Rugby Park fix-it plan achievable
We all know Rugby Park has got financial problems - these have been well publicised over the past few months. But what about solutions - are there any?
We firmly believe there are.
Rugby Southland doesn't own Rugby Park, ownership sits with a separate trust - the Southland Outdoor Stadium Trust. But Rugby Southland and Rugby Park used to be managed jointly - the Outdoor Stadium Trust contracted Rugby Southland to manage Rugby Park for them, and paid Rugby Southland a fee for doing that; of around $100,000 each year.
Rugby Southland had some high-profile financial problems of their own three years ago - and at the community trust we were among their loudest critics, being very unhappy with both the competence and the integrity of Rugby Southland's leadership.
But with refreshed governance and management, Rugby Southland today is in much better shape - which is perhaps contrary to the impression given recently.
Rugby Southland is not insolvent - it is operating within its means, and so trading profitably. For the most recent financial year Rugby Southland recorded a profit of $90,000; and it's forecasting continued profitability into the future. This is a distinct turnaround from 2010, when it recorded a loss of $500,000 for that year.
The issues with Rugby Park today are a legacy of Rugby Southland's previous way of operating - which seemed to be spend whatever it takes, and worry about the consequences later. The debts that are saddled on Rugby Park - in the name of the Southland Outdoor Stadium Trust - actually arose because Rugby Southland needed cash back in the 2007-2009 period. And so that money was borrowed for Rugby Southland's purposes, but secured against Rugby Park Stadium.
When those loans were advanced, it was on the basis that Rugby Southland and the Southland Outdoor Stadium Trust ultimately would renegotiate their agreement for the ownership, management and usage of Rugby Park. And the discussions that have been happening in recent times are simply that process now playing out.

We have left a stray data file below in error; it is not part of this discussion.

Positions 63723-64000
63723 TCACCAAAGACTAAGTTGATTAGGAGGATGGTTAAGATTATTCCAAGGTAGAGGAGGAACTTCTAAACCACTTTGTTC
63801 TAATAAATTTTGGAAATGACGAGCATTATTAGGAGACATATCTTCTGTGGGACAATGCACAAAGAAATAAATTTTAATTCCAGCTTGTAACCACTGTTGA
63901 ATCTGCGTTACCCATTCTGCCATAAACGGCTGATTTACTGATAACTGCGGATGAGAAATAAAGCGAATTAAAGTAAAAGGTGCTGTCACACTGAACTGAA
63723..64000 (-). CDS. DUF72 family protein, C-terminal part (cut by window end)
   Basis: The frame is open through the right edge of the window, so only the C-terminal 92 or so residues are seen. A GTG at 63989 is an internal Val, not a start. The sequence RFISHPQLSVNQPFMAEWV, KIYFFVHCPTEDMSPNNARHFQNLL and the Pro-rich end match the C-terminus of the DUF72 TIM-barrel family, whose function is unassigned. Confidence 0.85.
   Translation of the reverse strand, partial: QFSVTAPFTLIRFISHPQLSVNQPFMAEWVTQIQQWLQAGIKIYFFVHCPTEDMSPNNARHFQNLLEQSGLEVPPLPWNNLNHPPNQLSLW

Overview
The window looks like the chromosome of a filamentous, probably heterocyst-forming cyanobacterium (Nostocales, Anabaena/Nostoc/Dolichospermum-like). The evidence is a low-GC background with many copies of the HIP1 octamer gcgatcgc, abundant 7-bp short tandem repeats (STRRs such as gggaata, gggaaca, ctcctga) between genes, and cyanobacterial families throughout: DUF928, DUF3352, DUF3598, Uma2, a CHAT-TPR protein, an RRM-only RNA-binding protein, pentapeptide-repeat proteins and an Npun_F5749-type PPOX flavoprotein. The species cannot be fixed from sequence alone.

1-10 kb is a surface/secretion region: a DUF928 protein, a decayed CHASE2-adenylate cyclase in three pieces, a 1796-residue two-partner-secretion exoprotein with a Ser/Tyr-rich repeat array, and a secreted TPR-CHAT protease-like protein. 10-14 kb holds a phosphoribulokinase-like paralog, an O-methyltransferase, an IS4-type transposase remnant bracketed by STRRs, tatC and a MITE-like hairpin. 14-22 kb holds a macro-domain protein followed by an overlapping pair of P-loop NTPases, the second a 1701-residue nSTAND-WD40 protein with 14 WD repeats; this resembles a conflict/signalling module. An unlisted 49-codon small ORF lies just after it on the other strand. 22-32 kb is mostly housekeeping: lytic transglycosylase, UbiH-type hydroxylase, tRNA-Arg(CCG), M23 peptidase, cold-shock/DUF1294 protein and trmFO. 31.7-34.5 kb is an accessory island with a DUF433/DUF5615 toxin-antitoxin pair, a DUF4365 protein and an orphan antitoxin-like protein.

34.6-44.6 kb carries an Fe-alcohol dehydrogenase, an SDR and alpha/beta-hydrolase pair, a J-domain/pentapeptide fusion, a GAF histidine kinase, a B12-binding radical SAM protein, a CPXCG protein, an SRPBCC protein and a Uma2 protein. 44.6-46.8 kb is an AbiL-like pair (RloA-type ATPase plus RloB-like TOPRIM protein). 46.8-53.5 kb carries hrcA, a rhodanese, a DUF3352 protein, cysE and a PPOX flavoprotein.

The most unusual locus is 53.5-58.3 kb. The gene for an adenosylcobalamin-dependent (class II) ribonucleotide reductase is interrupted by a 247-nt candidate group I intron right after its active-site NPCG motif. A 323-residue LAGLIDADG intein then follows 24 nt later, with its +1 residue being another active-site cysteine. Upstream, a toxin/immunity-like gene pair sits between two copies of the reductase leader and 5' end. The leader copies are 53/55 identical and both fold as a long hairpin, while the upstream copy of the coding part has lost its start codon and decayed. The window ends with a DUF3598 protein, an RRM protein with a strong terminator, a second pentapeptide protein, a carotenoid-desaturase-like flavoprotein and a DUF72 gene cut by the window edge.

In trying to identify a way forward for the future ownership and management of Rugby Park, the focus has been on ensuring that if the Invercargill City Council were to take ownership (and that's still an if at this stage), it doesn't have to take on any of the existing debt on Rugby Park; and also being satisfied that Rugby Southland can be a long- term viable tenant of Rugby Park.
And with goodwill from all parties we believe both those objectives are achievable - where there's a will there's a way.
The suggested steps to a shared outcome are:
CTOS writes off $200,000 of the $750,000 loan it is owed by the Southland Outdoor Stadium Trust. This is a real cost to the trust, and means we will have $200,000 less to grant to other community projects this year.
Rugby Southland over time repays the remaining $550,000 debt - CTOS presently gives a grant of $160,000 a year in support of rugby, but from 2020 that will reduce to $105,000, so still one of our largest annual grants. The $55,000 reduction will be used to offset the $550,000 debt over a 10-year term.
The ILT provides a grant of $125,000 to repay the debts owed to Pacific Dawn Finance, and the Southland Amateur Sports Trust.
The Southland Outdoor Stadium Trust passes ownership of Rugby Park to the Invercargill City Council, for zero purchase price and with no debt.
The ICC leases Rugby Park to Rugby Southland for its use, with the rental for its use being a revenue-sharing agreement between ICC and Rugby Southland around gate sales, corporate box revenue and signage sales. This isn't a full commercial rental, but provides ICC with a level of income to help offset some of the operating costs of Rugby Park. The facility will also be available for rental to other users.
The Southland Outdoor Stadium Trust is dissolved.
Many rugby grounds around New Zealand are owned by local councils, so the city council taking ownership of Rugby Park is not at all at odds with what happens elsewhere. It is estimated that the cost of operating Rugby Park will be in the range of $250,000-$300,000 a year, which includes provision for the long-term maintenance of the facility.
Trying to fix something that's broken requires contributions from, and the goodwill of, a number of parties - the proposed solution is undoubtedly one that not everybody will be completely happy with, simply because in a situation like this there is no one answer that can satisfy all parties; but it is a solution that secures the future of this community facility, and the future for Rugby Southland, at what we believe is a reasonable and shared cost.
Tracy Hicks is chairman of the Community Trust of Southland.
The Southland Times